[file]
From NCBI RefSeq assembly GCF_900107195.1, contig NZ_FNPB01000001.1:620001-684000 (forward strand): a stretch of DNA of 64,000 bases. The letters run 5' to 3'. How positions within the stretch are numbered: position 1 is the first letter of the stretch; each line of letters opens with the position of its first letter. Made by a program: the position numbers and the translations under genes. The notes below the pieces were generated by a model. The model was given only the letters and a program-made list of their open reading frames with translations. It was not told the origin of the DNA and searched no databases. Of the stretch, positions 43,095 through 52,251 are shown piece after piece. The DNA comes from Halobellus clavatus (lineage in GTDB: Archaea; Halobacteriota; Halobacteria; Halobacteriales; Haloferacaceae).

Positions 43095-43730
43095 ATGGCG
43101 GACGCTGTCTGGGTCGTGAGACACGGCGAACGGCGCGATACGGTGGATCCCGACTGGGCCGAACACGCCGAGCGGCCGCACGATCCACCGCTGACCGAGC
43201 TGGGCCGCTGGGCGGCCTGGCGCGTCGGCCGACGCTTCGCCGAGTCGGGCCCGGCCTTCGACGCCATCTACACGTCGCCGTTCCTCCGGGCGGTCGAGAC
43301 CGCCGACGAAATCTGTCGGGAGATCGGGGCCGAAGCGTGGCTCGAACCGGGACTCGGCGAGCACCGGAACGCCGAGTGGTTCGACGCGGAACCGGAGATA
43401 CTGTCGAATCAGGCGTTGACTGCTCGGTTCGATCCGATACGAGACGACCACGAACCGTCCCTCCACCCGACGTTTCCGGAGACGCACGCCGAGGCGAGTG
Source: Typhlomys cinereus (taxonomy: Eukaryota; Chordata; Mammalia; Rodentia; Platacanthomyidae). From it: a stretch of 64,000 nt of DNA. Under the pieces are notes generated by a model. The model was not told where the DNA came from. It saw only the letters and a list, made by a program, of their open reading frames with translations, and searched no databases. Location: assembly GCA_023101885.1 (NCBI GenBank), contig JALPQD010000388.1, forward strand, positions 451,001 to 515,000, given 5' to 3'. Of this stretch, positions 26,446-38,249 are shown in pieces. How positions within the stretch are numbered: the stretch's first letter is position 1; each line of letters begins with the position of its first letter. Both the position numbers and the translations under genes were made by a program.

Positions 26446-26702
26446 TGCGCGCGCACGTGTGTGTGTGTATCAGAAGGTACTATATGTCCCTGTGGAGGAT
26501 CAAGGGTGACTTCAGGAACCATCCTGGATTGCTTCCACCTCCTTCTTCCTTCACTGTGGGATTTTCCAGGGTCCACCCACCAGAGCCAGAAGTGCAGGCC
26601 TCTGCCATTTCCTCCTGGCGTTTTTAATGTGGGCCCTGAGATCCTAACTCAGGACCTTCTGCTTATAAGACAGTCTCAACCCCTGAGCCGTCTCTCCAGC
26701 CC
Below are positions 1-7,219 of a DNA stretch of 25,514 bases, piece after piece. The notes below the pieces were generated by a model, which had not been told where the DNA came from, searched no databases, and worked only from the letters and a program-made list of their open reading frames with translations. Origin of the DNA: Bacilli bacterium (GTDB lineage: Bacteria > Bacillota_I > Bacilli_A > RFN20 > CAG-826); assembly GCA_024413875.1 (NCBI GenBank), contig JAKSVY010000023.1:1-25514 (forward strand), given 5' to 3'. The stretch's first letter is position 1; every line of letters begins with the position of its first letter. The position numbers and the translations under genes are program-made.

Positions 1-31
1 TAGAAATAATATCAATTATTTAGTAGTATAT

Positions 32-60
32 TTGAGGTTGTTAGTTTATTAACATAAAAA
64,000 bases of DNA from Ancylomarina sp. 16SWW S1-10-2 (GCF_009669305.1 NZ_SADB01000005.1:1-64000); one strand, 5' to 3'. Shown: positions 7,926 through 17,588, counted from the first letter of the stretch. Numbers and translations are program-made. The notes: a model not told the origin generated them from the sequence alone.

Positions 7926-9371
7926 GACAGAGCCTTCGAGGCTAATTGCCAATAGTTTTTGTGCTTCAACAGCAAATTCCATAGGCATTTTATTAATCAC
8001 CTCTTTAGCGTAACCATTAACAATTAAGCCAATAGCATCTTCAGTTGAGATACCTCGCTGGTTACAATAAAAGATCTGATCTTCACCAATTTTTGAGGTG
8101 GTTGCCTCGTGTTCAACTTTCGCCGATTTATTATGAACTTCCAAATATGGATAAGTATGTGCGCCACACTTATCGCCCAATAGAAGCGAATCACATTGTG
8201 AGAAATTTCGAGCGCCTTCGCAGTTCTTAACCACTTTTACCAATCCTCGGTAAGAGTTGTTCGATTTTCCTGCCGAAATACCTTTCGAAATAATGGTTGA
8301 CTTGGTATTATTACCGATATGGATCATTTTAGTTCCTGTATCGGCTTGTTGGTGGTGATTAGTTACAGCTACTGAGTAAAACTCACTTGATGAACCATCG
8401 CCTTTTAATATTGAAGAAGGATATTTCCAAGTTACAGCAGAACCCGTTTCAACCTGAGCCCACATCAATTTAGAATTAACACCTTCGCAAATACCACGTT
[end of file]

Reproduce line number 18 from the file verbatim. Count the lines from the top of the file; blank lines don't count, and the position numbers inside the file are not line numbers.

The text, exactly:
32 TTGAGGTTGTTAGTTTATTAACATAAAAA